Today Barclaycard announced the issuance of four new JetBlue credit cards.

Until recently American Express issued the JetBlue credit card. Barclaycard has taken over the contract. When a contract like that switches, a number of transitions are possible. In this case, American Express JetBlue cards are being converted to Barclaycards called “The JetBlue Rewards Card,” a card for which no can directly apply. It keeps the same annual fee as the American Express version while adding benefits like more points for certain categories of spending, no foreign transaction fee, and a 5% rebate on redeemed JetBlue points.

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Existing cardholders will be mailed new cards that they can activate starting at 6 AM ET on March 21.

On top of that conversion, Barclaycard now offers three new JetBlue cards:

Here is a summary of their benefits:

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Keep in mind that JetBlue points are worth 1 to 1.4 cents toward the purchase of any JetBlue flight with no blackouts, so the 30,000 point bonuses are worth around $400.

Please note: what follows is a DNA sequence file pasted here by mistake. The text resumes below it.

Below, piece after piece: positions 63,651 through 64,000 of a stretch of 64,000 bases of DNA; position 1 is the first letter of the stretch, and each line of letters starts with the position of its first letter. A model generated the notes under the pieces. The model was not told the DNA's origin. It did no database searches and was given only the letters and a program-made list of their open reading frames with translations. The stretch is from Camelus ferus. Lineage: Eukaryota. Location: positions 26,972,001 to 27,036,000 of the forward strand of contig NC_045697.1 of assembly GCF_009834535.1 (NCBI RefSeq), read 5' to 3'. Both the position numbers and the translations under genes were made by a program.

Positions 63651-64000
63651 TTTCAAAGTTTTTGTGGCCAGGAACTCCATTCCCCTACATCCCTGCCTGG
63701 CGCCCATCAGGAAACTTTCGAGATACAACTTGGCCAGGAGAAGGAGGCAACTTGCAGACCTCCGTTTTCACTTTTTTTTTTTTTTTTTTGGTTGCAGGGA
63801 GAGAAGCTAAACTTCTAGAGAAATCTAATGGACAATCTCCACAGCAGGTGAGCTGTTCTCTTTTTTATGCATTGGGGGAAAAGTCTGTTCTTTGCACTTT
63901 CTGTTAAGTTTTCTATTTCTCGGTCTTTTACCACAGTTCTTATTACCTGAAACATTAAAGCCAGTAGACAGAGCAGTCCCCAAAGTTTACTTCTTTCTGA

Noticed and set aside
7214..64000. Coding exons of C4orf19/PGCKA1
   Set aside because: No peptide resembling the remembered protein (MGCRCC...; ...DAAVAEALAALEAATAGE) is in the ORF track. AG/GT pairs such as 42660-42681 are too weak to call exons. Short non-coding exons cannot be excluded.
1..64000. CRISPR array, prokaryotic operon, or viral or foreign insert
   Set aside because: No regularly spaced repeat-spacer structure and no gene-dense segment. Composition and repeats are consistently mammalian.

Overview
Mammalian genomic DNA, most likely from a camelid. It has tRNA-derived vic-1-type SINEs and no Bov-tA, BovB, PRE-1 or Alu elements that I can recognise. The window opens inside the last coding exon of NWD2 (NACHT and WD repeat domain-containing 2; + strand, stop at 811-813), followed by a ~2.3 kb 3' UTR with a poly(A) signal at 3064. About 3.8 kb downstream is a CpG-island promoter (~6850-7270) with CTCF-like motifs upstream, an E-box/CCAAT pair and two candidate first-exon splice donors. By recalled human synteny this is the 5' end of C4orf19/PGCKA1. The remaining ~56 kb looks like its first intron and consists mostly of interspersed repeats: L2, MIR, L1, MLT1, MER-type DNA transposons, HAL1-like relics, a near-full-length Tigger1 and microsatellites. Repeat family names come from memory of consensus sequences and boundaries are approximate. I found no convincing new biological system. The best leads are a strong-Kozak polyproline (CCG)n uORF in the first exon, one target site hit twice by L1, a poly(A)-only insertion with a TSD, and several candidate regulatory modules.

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I don’t see any reason to get The JetBlue Card. Why waste a credit pull for only 10,000 points worth at most $140 on a card that doesn’t have very good earning power?

I do see reasons to get The JetBlue Plus Card or The JetBlue Business Card. If you fly JetBlue a lot, the 6x earning on JetBlue purchases is a huge rebate (8.4%), the 10% rebate on award redemptions will really add up, the free checked bag will save a lot of money, and the 50% discount on inflight purchases will really add up.

How do I define “a lot”? Maybe 3-4+ roundtrips per year make the cards and their $99 annual fee a good value.

Bottom Line

Barclaycard is taking over JetBlue credit card issuing from American Express. Existing American Express cardholders are getting a new Barclaycard with the same annual fee and better benefits.

Future cardholders are getting three options for JetBlue cards. Skip the no annual fee card, and get the JetBlue Plus Card or JetBlue Business Card if you are a regular JetBlue flyer.

Some airline credit cards like the United, Delta, and American Airlines cards make sense even if you never fly those airlines because you can use the miles on dozens of partners. The JetBlue cards are not like that. You will only get enough value to make the $99 annual fee make sense if you use benefits like 6x points on JetBlue purchases, a 10% rebate on award redemptions, a free checked bag, and a 50% discount on inflight purchases.